Sunday, 9 October 2016

Capital III, Chapter 48 - Part 12

The other recipient of revenue is the worker. They obtain in wages an equivalent amount of value to the labour-power they provide, and this value is sufficient to draw from society's consumption fund, products of equal value, and in sufficient quantity to enable the reproduction of that labour-power, just as the revenue received as profit of enterprise, interest and rent is able to draw commodities of equal value from society's consumption fund, required by the functioning capitalists, the money-lending capitalists and the landlords.

“Whatever may be the disparity of these relations in other respects, they all have this in common: Capital yields a profit year after year to the capitalist, land a ground-rent to the landlord, and labour-power, under normal conditions and so long as it remains useful labour-power, a wage to the labourer. These three portions of total value annually produced, and the corresponding portions of the annually created total product (leaving aside for the present any consideration of accumulation), may be annually consumed by their respective owners, without exhausting the source of their reproduction. They are like the annually consumable fruits of a perennial tree, or rather three trees; they form the annual incomes of three classes, capitalist, landowner and labourer, revenues distributed by the functioning capitalist in his capacity as direct extorter of surplus-labour and employer of labour in general.” (p 821)

Once again, the relation Marx is describing here can most easily be seen in relation to the worker owned co-operative. The workers collectively employ the managers or “functioning capitalists”, and having done so, these managers, as with any other business, organise production so as to maximise surplus value. The managers perform the function of employing additional workers, when they are required, they act to buy materials and equipment, as well as to organise sales and marketing and so on.

But, the co-operative, as with any other business will have to pay rent to a landlord, and interest to any money-lending capitalists, from whom it has borrowed money. Both of these latter will be paid by the managers of the co-op, and their ability to do so depends upon the surplus the business produces.

“Thus, capital appears to the capitalist, land to the landlord, and labour-power, or rather labour itself, to the labourer (since he actually sells labour-power only as it is manifested, and since the price of labour-power, as previously shown, inevitably appears as the price of labour under the capitalist mode of production), as three different sources of their specific revenues, namely, profit, ground-rent and wages.” p 822)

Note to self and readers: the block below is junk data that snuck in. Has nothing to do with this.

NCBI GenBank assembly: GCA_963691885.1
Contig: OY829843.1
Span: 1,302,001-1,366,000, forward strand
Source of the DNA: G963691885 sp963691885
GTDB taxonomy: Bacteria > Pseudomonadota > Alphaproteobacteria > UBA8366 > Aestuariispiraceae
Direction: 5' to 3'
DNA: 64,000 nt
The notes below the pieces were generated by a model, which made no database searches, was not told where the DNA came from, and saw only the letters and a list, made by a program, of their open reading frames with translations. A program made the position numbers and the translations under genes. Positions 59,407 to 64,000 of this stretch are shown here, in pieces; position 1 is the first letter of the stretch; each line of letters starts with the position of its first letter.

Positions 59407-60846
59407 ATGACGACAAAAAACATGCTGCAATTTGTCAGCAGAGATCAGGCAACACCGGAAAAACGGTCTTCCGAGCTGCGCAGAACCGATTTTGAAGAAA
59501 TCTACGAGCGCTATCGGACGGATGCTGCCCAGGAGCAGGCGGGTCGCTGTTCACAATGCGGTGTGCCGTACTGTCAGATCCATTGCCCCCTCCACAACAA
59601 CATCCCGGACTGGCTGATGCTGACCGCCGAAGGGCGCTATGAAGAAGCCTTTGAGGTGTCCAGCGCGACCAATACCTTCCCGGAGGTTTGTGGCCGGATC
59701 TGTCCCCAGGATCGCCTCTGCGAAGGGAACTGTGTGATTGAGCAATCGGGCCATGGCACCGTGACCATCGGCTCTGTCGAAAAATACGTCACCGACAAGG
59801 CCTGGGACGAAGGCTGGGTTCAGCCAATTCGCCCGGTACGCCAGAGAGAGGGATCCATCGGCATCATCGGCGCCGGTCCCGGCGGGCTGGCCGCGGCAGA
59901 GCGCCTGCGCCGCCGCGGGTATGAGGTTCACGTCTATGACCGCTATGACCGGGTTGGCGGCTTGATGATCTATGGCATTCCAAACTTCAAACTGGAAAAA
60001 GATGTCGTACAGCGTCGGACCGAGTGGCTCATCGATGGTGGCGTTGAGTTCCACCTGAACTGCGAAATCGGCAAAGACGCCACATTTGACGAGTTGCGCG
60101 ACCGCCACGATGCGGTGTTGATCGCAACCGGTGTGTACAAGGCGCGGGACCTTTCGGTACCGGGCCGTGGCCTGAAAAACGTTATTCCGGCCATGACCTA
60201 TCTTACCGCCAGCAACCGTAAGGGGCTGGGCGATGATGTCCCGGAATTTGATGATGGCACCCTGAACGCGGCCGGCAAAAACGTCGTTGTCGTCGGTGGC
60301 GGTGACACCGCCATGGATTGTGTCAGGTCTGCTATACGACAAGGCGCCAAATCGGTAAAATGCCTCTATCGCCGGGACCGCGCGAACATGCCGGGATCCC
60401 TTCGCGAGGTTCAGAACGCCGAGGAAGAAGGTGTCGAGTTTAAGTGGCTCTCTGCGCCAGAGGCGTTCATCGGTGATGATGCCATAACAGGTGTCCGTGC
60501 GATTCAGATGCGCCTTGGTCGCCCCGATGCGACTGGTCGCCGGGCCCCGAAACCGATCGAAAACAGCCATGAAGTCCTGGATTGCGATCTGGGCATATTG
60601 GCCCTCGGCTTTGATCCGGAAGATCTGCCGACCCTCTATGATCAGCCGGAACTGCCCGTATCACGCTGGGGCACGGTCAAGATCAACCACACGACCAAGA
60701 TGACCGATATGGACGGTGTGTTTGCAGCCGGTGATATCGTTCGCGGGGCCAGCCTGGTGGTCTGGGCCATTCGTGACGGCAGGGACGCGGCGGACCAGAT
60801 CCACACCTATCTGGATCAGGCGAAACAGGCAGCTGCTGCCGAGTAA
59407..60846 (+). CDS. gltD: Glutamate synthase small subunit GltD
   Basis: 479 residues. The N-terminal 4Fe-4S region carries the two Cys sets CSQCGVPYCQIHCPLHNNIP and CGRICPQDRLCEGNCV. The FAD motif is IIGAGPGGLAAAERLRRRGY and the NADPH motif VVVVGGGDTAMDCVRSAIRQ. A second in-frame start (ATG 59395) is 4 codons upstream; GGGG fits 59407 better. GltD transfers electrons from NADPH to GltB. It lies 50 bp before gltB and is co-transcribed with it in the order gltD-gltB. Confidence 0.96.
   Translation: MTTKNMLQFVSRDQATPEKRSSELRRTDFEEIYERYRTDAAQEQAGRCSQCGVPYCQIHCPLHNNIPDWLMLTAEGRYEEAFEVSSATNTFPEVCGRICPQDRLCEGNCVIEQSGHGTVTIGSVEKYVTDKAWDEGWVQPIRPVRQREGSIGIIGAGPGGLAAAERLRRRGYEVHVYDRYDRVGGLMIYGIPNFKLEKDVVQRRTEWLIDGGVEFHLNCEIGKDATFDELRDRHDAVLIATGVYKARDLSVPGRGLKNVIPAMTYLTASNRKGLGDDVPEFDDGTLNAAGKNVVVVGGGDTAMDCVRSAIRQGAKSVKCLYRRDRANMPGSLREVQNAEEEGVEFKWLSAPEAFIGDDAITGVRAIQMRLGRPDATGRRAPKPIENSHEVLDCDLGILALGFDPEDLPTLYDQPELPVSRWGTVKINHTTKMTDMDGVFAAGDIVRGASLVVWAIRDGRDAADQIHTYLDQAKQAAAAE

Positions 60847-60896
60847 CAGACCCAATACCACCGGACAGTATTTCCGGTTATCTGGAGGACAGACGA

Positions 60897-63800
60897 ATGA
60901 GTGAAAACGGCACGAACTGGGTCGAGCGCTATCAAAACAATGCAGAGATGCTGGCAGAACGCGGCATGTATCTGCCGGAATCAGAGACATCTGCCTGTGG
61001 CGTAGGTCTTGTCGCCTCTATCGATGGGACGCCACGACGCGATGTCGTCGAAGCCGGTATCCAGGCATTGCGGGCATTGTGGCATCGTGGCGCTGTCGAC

But, Marx says its not just that it appears this way, but it is the case that capital is the means of pumping surplus value from workers; land does act as a magnet to attract rent for the landlord; and the performance of labour, i.e. ownership of labour-power, the capacity to perform labour, enables the worker to obtain wages, as a portion of the value created by that labour.

“They are so, furthermore, in the sense that capital fixes a portion of the value and thereby of the product of the annual labour in the form of profit; landed property fixes another portion in the form of rent; and wage-labour fixes a third portion in the form of wages, and precisely by this transformation converts them into revenues of the capitalist, landowner, and labourer, without, however, creating the substance itself which is transformed into these various categories.” (p 822)

Marx here again wants to make sure that this is not interpreted as a Smithian cost of production analysis. It is not that these revenues, accrued by capital, landed property and wage labour, as profit, rent and wages determine the value of the total social product, but vice versa.

“The distribution rather presupposes the existence of this substance, namely, the total value of the annual product, which is nothing but materialised social labour.” (p 822)

This is also what Marx is referring to in the Critique of the Gotha Programme when he writes that distribution is determined by the productive relations.

“Any distribution whatever of the means of consumption is only a consequence of the distribution of the conditions of production themselves. The latter distribution, however, is a feature of the mode of production itself. The capitalist mode of production, for example, rests on the fact that the material conditions of production are in the hands of non-workers in the form of property in capital and land, while the masses are only owners of the personal condition of production, of labour power. If the elements of production are so distributed, then the present-day distribution of the means of consumption results automatically. If the material conditions of production are the co-operative property of the workers themselves, then there likewise results a distribution of the means of consumption different from the present one.”

It doesn't appear this way to workers, capitalists and landlords. Rather it appears that it is the value they receive as revenues which determines the value of the total social product.

“Capital landed property and labour appear to those agents of production as three different, independent sources, from which as such there arise three different components of the annually produced value — and thereby the product in which it exists; thus, from which there arise not merely the different forms of this value as revenues falling to the share of particular factors in the social process of production, but from which this value itself arises, and thereby the substance of these forms of revenue.” (p 822)

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